Bishop: All Should Repent for Sex Scandal

By Kathy Ehrich
The Patriot Ledger [Milton MA]
Downloaded March 27, 2003

MILTON - Bishop Richard G. Lennon asked Catholics at last night's prayer service at St. Elizabeth's Church to repent as a community for the Boston Archdiocese's priest sex scandal.

"We need as a people to ask for repentance and sorrow for what happened so we may experience healing within the household of faith," Bishop Lennon said.

"We need our focus to be on the victims of sexual misconduct for what they have suffered, not only in the terrible behavior (of priests) but also in the betrayal of trust they could legitimately expect from those that caused harm."

Many Voice of the Faithful members who attended the service said Bishop Lennon's words did little to soothe the victims and parishioners who have been scarred by the widespread abuse and subsequent coverup by the church hierarchy.

Ruth Moore of Hull, one of about 50 Voice of the Faithful members at the service, turned her back to the bishop to protest what she perceives as his lack of support for the victims.

"I didn't commit any crimes and sins, but yet he asked all of us to be repentant," she said. "I thought it was a very soft way of addressing the intense pain of the victims."

Voice of the Faithful members donned purple ribbons and sashes and sat at the front of the church during Bishop Lennon's service. The group was formed in response to the church scandal.

Last night's event was the third in a series of five healing services held throughout the archdiocese to address the scandal. Bishop Lennon, who has been serving as interim administrator of the archdiocese since the resignation of Cardinal Bernard Law in December, also met with about 100 priests who gathered at St. Elizabeth's before the service.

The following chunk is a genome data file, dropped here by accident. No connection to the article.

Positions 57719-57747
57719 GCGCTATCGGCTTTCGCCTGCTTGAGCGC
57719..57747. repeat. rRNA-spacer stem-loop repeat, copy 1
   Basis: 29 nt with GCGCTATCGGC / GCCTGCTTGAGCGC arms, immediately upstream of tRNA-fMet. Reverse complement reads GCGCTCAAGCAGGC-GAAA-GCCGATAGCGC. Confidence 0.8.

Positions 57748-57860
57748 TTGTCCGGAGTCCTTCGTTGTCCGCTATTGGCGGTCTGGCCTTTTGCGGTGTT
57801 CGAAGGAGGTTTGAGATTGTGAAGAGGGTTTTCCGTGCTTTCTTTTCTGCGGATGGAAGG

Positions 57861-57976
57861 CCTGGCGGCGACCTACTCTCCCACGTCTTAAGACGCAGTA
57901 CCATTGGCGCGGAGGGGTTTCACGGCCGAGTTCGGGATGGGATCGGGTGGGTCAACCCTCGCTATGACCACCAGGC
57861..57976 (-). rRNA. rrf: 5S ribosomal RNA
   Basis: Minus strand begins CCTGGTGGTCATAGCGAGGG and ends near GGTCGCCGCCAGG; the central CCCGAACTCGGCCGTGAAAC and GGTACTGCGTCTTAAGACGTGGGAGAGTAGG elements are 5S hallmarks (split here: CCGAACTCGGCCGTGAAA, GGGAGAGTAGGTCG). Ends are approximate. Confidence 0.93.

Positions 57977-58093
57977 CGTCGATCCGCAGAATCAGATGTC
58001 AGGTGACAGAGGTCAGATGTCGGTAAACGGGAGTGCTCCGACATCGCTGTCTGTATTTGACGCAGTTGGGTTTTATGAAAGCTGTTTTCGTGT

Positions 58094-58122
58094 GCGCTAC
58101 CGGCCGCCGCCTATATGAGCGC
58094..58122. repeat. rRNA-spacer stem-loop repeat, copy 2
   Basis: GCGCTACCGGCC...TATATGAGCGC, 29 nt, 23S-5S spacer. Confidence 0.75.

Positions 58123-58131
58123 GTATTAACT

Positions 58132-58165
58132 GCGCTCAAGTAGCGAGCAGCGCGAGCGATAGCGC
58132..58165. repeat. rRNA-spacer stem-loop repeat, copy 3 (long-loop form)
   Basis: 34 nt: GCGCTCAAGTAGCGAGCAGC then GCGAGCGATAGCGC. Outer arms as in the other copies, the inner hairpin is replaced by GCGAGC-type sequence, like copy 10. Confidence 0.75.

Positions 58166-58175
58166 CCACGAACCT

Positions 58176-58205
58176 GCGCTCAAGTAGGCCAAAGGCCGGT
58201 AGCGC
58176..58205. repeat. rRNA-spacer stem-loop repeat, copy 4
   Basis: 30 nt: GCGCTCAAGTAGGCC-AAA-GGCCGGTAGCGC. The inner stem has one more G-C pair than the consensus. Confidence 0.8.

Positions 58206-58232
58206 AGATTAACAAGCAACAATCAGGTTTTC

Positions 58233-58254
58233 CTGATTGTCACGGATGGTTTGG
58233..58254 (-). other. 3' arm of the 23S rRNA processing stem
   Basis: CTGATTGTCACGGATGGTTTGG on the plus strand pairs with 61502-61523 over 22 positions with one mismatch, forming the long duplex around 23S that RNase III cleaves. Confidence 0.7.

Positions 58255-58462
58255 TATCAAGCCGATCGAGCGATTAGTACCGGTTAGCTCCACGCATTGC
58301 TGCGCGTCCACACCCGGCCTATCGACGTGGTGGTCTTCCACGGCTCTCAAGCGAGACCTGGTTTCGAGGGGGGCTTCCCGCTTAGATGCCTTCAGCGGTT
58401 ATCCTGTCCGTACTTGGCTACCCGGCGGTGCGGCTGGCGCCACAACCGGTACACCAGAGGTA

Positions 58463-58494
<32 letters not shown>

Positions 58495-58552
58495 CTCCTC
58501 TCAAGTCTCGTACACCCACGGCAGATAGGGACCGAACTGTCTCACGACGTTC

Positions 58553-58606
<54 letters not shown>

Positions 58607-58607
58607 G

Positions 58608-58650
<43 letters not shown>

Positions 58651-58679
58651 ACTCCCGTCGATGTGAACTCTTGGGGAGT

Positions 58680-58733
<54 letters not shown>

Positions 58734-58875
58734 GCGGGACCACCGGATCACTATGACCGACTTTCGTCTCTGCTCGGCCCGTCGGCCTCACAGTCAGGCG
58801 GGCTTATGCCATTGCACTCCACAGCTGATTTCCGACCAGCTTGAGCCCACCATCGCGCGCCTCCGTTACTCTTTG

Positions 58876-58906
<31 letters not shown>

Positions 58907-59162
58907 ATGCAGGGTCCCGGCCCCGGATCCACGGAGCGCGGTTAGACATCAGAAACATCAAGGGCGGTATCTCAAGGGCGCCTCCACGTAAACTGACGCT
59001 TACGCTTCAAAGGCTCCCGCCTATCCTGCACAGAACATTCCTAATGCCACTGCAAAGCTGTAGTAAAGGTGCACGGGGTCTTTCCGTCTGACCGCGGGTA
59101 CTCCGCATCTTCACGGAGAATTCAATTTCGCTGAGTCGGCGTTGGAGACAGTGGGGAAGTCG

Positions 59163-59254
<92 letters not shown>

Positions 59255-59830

Bishop Lennon, who served his first assignment as a priest at St. Mary's in Scituate, rejected many of the formalities of a traditional service last night. Instead of proceeding from the back of the church to the altar, he instead entered through a side door and sat in a plain wooden chair set up in front of the congregation.

He personally thanked any victims at the service for attending.

Barbara Thorpe, the archdiocese's director of the Office of Healing and Assistance Ministry, thanked victims for coming forward and shining a light on the scandal.

"The courage of the victim survivors and their families to bring the out the truth is a gift of love to the church," said Thorpe, who has counseled many clergy sexual abuse victims. "While it's searingly painful, (the truth) sets us free."

After the service, Voice of the Faithful members held purple glow sticks they said symbolized their solidarity with the victims of sexual abuse by priests.

Several Voice of the Faithful members said they attended the service in part to protest Bishop Lennon's failure to allow all Faithful members to meet inside their home churches.

Ben Murphy heads the Voice of the Faithful in Duxbury and said his 100-plus members meet in the local senior center because the pastor of Holy Family Church refuses to let the group meet inside.

"I'm attending to protest our banning and to show that we have some gumption," said Murphy, who was joined by several other members from Duxbury. "It really seems like an un-Christian-like attitude. We paid for these churches and now we're not allowed to use them."

Bishop Lennon did not address the Voice of the Faithful members during the service.

Kathy Ehrich may be reached at


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